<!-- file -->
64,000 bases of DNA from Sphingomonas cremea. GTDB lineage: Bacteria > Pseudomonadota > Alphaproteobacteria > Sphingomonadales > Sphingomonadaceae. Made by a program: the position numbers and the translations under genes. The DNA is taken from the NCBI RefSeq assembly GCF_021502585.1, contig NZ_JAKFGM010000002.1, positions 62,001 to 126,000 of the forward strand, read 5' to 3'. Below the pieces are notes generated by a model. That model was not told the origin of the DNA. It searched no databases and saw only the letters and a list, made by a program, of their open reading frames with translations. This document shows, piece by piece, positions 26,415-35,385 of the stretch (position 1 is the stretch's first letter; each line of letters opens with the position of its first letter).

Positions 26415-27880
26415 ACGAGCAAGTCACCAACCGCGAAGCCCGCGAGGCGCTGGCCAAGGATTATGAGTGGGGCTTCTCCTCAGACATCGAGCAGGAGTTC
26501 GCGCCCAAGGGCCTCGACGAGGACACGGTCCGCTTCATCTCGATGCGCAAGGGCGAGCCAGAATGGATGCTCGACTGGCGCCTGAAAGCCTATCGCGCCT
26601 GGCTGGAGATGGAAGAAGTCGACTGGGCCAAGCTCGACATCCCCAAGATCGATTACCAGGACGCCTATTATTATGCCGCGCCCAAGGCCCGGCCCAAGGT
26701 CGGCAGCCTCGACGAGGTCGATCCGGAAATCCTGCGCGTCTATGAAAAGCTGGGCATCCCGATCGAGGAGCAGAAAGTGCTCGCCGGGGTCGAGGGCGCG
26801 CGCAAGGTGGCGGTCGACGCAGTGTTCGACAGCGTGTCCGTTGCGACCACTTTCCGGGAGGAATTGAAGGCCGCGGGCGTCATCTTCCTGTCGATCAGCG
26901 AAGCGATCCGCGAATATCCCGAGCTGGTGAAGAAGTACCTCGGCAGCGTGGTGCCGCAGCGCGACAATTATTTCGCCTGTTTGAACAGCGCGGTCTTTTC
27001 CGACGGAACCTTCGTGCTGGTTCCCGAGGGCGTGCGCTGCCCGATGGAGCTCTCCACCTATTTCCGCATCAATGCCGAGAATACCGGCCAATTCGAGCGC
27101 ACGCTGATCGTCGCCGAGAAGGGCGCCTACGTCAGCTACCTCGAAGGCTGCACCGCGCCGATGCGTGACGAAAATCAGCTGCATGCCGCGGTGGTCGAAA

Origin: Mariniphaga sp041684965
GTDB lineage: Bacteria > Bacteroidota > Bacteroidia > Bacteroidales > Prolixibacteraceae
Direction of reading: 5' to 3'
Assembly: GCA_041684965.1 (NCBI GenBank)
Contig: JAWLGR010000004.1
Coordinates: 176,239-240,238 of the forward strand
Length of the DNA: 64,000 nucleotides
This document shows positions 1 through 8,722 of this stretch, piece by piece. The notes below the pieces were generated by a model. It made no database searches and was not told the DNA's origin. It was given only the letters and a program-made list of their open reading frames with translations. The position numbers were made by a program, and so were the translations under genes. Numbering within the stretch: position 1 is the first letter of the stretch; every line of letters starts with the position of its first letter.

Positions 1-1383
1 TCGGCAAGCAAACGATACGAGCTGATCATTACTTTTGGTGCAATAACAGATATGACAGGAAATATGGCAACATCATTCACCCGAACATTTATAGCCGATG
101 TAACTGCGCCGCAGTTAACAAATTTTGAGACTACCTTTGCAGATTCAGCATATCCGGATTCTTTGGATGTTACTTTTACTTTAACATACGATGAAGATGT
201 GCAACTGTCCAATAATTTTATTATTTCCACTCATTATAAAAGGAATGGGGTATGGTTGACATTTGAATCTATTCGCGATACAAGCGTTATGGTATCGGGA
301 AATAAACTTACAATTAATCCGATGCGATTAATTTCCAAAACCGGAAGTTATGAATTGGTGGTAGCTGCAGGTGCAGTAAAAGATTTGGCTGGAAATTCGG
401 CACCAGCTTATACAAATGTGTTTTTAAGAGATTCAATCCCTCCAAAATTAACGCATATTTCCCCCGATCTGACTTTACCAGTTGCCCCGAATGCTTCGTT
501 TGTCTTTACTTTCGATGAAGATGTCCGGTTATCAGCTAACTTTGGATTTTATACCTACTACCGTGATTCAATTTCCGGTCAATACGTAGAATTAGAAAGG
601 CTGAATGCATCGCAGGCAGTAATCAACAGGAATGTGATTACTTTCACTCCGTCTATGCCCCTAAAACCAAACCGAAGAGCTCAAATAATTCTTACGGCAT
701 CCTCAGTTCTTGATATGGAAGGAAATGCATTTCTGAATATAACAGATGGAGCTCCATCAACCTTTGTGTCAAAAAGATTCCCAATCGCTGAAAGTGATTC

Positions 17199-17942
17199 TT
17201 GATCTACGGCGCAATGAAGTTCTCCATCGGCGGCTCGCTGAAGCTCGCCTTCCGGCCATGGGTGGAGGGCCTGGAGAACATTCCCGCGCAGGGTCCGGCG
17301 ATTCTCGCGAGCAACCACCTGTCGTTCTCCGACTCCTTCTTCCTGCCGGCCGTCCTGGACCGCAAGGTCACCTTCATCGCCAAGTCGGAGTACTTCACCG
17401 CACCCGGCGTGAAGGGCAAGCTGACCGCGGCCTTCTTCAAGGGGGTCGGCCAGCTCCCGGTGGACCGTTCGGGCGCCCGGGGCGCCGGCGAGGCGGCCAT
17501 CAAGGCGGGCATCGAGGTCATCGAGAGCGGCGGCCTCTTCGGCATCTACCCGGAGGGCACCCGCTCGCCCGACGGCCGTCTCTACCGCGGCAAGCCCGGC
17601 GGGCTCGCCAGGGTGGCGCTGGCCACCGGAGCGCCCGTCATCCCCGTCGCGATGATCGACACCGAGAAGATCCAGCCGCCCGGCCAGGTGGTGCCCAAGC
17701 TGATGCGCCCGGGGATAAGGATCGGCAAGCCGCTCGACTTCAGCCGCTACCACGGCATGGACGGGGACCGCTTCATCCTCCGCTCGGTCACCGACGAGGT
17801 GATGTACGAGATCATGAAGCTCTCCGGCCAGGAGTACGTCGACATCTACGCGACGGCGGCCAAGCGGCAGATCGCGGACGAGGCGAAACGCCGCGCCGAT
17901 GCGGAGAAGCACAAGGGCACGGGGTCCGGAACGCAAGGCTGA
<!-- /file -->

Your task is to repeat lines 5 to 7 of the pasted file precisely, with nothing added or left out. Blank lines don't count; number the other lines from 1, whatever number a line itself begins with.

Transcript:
26601 GGCTGGAGATGGAAGAAGTCGACTGGGCCAAGCTCGACATCCCCAAGATCGATTACCAGGACGCCTATTATTATGCCGCGCCCAAGGCCCGGCCCAAGGT
26701 CGGCAGCCTCGACGAGGTCGATCCGGAAATCCTGCGCGTCTATGAAAAGCTGGGCATCCCGATCGAGGAGCAGAAAGTGCTCGCCGGGGTCGAGGGCGCG
26801 CGCAAGGTGGCGGTCGACGCAGTGTTCGACAGCGTGTCCGTTGCGACCACTTTCCGGGAGGAATTGAAGGCCGCGGGCGTCATCTTCCTGTCGATCAGCG